The Festive Play in the Boarding Home for People with Special Needs

People of all cultures and walks of life mark certain days as special. Usually, the special days are called holidays. For instance, Christians are waiting for the Nativity of Christ in winter and Easter, the Resurrection of Christ, in spring. Does anyone consider the ordinary Thursdays or Fridays as special days? We simply know that there’s going to be a Thursday or a Friday, and it doesn’t make those days special.

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Riding Hall for Horse Therapy Construction

PROJECT: Riding Hall for Horse Therapy Construction

Project Targets:

  • Construction of a hall to provide regular horse therapy classes in any weather
  • Rehabilitation and improvement of general physical and mental well-being of children with special needs and other disabled persons
  • Social adaptation of children with special needs and less able persons
  • Social adaptation of the patients of the Men’s Rehabilitation Centre through their direct engagement in caring for the horses and assisting the coaches during horse therapy classes

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Autumn at the Women’s Rehabilitation Center

October has begun. It is a warm day, and the sky clears up by the afternoon. All is quiet and bright at the Women’s Rehabilitation Center of St Elisabeth Convent. The golden autumn is at its best: wind sets the leaves of the beautiful birch trees in constant motion; the dahlia, marigold, and aster flowers are in full bloom; the fruit of this blessed season — the red apples, the deep blue grapes, and yellow and orange pumpkins — please the eye and the heart.

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Men’s Rehabilitabion Center

Here is an excerpt from our book about the center and the people who live there, starting from a blank Page:

“This place may have various names: a metochion of the Convent, a social facility, an experimental ground… It depends on how you look at it. The nuns of St Elisabeth Convent are certain that this is the territory where God dwells, a place that He has chosen in order to give shelter to his lost and abandoned children.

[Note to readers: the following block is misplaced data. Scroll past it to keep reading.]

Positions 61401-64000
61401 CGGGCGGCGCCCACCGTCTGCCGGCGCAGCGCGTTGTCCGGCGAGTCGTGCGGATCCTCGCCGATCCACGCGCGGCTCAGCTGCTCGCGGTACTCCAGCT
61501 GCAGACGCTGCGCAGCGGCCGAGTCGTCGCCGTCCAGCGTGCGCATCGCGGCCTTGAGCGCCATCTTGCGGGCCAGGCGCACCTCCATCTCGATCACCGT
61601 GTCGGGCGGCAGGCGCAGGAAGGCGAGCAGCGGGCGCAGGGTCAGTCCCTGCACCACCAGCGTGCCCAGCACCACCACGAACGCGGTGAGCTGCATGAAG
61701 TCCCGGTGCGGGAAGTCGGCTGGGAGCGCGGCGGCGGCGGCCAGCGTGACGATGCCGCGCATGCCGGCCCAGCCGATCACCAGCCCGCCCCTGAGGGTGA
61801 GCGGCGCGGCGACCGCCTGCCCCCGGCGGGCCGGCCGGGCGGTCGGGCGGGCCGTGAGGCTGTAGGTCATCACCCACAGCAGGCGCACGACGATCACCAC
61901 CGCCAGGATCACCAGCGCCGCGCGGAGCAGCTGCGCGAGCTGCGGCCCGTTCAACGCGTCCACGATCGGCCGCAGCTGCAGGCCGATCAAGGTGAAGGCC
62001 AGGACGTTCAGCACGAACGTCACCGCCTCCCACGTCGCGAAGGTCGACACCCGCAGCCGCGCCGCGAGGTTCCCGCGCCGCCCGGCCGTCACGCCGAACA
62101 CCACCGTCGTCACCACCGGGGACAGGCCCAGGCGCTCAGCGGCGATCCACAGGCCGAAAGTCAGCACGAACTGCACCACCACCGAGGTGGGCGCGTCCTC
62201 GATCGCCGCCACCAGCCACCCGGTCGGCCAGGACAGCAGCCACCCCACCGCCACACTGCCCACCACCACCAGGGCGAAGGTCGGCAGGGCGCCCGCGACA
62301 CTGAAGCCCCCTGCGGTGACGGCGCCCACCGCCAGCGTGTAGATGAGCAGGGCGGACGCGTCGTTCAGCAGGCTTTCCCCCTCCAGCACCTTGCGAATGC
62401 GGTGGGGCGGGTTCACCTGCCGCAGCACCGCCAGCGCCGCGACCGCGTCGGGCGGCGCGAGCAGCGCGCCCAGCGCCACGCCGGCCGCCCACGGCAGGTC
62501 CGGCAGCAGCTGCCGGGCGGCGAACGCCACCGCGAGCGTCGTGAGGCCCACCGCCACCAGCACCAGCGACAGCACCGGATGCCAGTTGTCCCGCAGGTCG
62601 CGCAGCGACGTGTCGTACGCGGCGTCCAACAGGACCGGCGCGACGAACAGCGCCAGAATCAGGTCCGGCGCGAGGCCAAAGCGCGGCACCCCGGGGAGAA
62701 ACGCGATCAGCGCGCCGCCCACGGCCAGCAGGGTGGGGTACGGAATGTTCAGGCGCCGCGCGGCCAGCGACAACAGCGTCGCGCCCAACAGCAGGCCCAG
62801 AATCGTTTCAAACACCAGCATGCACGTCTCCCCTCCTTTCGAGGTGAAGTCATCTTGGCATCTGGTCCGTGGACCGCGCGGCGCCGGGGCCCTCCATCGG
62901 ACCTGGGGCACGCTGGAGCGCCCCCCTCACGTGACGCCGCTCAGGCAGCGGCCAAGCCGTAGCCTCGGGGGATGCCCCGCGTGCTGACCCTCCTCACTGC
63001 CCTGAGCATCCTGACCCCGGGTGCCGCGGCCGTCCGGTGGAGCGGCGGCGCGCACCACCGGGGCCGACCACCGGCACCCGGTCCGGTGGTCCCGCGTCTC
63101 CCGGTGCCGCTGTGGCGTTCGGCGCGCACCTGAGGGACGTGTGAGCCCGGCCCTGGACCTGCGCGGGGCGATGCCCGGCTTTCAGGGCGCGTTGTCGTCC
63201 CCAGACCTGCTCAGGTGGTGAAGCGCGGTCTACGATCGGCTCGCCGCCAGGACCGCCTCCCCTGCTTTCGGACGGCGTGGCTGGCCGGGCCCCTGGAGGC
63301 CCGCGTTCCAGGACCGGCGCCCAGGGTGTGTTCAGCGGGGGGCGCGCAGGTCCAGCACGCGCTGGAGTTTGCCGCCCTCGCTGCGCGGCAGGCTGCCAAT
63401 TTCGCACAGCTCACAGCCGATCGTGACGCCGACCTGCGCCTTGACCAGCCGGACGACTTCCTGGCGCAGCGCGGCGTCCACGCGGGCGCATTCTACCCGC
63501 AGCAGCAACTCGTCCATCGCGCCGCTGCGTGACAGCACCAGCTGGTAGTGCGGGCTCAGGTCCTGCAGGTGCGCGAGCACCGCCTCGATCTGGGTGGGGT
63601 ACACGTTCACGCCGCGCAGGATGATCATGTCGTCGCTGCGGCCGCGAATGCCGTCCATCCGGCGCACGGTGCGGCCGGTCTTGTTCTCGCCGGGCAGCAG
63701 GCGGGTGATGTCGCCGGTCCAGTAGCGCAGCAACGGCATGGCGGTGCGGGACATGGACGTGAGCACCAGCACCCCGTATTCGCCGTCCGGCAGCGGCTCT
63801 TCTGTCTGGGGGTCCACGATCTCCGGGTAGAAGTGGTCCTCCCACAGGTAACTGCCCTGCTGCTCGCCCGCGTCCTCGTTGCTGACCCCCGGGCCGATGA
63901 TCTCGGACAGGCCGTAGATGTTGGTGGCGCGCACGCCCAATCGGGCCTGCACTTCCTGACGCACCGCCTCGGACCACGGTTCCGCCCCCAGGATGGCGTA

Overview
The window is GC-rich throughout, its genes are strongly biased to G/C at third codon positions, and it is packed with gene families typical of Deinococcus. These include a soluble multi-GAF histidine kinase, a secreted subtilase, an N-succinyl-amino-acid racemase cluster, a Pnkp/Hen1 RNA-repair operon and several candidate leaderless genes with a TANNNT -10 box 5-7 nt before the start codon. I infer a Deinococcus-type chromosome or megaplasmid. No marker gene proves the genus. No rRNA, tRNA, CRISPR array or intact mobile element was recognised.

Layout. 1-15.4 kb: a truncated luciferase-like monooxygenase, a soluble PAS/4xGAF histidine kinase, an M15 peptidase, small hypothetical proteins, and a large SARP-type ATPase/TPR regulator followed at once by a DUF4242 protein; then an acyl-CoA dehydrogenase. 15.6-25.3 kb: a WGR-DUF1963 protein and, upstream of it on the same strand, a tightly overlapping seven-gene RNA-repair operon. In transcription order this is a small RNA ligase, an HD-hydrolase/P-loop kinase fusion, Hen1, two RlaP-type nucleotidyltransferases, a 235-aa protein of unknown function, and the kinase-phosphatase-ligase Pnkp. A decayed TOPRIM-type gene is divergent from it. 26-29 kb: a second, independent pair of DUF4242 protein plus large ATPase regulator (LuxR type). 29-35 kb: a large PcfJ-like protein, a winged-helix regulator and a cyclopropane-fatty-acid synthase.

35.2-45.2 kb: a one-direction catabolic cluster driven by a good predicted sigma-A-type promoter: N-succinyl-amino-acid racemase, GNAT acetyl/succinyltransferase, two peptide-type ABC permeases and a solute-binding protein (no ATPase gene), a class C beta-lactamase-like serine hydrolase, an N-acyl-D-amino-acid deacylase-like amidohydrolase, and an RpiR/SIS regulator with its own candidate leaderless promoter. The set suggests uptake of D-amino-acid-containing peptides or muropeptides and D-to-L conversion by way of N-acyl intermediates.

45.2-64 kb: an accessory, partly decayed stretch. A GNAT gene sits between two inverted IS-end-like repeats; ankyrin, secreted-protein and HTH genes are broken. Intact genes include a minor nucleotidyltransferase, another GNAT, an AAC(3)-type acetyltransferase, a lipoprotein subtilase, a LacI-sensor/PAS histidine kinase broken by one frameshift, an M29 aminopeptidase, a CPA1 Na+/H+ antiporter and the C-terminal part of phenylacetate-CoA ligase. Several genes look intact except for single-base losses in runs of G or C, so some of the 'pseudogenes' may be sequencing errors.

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Home-care Service for the Elderly and Disabled Celebrates Its 2 Year Anniversary

“For all the law is fulfilled in one word, even in this; Thou shalt love thy neighbour as thyself” (Galatians, 5:14).

The social outreach to the elderly and disabled program of St.Elisabeth Convent marks its two year anniversary. In July 2014 sisters Anna Kovalevskaya and Zenaida Lobosova were blessed to begin this virtuous and essential service – to take care of the severely ill people and people advanced in years living alone at home. Two years is quite a short period of time, but it is long enough to bear fruit and to look at the recently done work.

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Helping Children with Mental and Physical Disabilities: Is There Such a Thing as Enough Love?

“…The biggest reward for those of us, who goes to visit and to help the children, is the light, the small sparks of joy in their innocent and pure eyes!”

Within walking distance of St. Elisabeth Convent, one can discover a shelter for children with mental and physical disabilities. The facility houses approximately two hundred children of whom many are orphans deprived of parental love, care and attention. They suffer a great deal of pain in the course of their short lives. They are short because on average children with disabilities live for 25-30 years.

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The Boarding Home for Disabled Children

“A child either weeps or smiles — with his whole being.”

Saint John of San Francisco

The boarding home for children is located near St. Elisabeth Convent. The children who reside there are unable to take care of themselves and many cannot even move around without the help of others. The sisters from the Convent call them “Little Martyrs”. Their diagnoses vary from Down’s Syndrome and patrimonial traumas to inborn physical defects and accompanying diseases of internal organs. Approximately two hundred children, many of whom are orphans, permanently stay at this hospital.

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